Deciding when and where to pray is something every child wonders, and this non-denominational picture book offers an answer. Whether angry and upset, or playing games and counting stars, every child is assured that they can pray when, where, and how they want, and they will always be heard!
Garin Baker, illustrator
Hyperion Books for Children, 1999
Behind the Book
Some books are gifts to the writer and never more so for me than this one. The seed for it was planted when I was very young. The idea for the story came from a frustrating conversation I had with a minister when I was about ten years old. We had differing views on prayer, including whether or not it was okay to pray with your eyes open. That phrase, that future title, stuck in the back of my mind for over 25 years. I can't say what it was that pulled it back to the front of my mind again, but when I sat down to write it, it came out nearly complete in a few hours. That's not because I'm such a terrific writer, but because my subconscious had been working on it for me for so many years. This book was a true gift.
How does one say a perfect prayer? A young girl ponders this question while engaging in the summertime activities of her rural hometown, her thoughts developing into a prayer that, while occasionally awkward grammatically, is perfect in its directness and simplicity: 'If I'm skipping rope or playing ball,/ or walking backward down the hall,/ When building castles on the beach,/ will You still be within my reach?' Baker's warm, vibrant oil paintings blend an almost photographic quality with impressionistic details. The people, the grass, the water, the trees are all energized and moving, the activity of the compositions reflecting the activity within the girl's mind. Together the art and text convey the deep yearning of the child to speak to God during all the moments of the day (at dinner with family, swimming in the creek, climbing a tree, playing soccer) and in all her moods (curious, adventurous, angry, hurt); she is seen with friends, family and by herself. Just as the message is nondenominational, the characters transcend questions of ethnicity: the girl is brown-skinned; her family and friends are multiracial.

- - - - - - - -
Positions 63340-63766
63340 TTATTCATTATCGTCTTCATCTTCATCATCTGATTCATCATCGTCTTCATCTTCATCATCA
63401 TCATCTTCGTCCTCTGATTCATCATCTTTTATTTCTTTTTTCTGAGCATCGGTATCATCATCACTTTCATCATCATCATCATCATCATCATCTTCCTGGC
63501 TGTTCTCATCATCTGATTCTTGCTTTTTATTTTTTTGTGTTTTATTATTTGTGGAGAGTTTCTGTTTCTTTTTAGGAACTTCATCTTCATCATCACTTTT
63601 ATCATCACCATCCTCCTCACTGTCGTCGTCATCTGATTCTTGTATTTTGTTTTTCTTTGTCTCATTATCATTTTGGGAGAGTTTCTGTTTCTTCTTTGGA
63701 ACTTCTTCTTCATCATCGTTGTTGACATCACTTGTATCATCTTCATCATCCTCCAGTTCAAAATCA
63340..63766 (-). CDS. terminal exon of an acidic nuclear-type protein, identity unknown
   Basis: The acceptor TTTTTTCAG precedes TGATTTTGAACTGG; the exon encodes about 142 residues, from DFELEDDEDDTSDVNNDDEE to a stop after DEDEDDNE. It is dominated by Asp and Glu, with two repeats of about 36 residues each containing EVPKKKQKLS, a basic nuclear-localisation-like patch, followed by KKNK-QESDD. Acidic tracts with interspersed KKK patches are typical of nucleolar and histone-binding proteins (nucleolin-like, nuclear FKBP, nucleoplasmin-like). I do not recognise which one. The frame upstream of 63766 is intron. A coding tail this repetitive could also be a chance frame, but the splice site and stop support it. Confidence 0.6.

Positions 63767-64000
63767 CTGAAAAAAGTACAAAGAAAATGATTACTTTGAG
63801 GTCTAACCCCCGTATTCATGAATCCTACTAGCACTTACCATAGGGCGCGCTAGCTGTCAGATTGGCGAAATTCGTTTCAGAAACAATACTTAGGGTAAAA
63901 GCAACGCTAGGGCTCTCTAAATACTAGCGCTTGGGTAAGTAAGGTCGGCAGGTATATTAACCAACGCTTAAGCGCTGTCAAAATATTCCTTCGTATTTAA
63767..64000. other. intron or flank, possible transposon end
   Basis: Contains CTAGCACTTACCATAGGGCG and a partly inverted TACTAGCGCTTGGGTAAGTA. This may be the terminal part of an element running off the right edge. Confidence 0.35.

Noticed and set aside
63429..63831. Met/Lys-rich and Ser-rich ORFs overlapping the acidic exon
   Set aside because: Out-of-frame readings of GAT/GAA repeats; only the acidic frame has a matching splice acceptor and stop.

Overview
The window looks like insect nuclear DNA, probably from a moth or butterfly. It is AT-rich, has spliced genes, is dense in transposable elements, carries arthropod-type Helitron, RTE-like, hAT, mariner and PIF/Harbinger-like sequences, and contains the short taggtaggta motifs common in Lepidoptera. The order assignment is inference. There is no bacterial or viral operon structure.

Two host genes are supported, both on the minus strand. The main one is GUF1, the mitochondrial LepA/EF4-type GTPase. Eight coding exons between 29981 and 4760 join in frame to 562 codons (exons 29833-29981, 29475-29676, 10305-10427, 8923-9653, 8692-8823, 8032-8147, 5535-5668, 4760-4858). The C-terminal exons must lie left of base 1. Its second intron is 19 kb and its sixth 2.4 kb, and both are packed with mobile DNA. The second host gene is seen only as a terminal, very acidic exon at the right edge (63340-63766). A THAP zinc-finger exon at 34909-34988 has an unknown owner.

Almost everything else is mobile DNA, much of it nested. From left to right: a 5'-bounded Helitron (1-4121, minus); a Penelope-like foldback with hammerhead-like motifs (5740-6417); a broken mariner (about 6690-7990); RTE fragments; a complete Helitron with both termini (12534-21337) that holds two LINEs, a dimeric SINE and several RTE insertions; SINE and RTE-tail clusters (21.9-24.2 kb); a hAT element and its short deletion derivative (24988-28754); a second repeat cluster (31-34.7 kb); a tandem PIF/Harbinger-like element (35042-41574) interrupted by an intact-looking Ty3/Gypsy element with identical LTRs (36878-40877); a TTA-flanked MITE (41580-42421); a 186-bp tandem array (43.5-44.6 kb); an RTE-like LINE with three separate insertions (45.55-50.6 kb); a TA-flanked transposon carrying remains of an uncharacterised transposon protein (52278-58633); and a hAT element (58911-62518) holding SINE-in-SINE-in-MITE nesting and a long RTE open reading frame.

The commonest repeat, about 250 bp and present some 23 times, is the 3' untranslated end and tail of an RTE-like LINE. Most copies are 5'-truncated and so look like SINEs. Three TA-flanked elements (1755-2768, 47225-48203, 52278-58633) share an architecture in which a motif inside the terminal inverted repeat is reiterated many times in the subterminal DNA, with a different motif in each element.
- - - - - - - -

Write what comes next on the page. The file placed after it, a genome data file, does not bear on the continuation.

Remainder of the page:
—From Publishers Weekly Copyright 1999 Reed Business Information, Inc.
In simple and perceptive verse, a child asks God if prayers made during all of her various activities will be heard. The answer is that they will; that no time or place is ever wrong for prayer. Realistic oil paintings in rich colors beautifully illustrate the rhyming text. They show a pretty African-American girl swimming in a gleaming brook, climbing high in a gnarled tree, flying a red kite, quarreling with her brother, feeling angry, Rollerblading, playing soccer, building sand castles at the beach, perching on the monkey bars, and gazing out the car window. Pictures with different perspectives and in a variety of sizes add further interest.
—From Library Journal, Patricia Pearl Dole, formerly at First Presbyterian School, Martinsville, VA
Copyright 1999 Reed Business Information, Inc.
In an affecting (and effective) rhyming text, a young African American narrator touches upon many of the questions children might have about prayer: 'When I don't know what I should do, / is that a time / to talk to You?' She even questions whether a prayer can be offered when she is angry. The answer to all her musings comes in the last two-page spread, with perhaps the least compelling lines of text; 'I got an answer right away . . . there's no wrong time or place to pray.' A picture of the girl and her mother embracing in front of a fireplace makes up for this limp ending. In fact, all the oil paintings are expertly executed and are at their most successful when depicting the girl in true-to-life situations, happily rollerblading or pensively looking out a car window. A nice place for parents and children to start a discussion about prayer.
—From Booklist, Ilene Cooper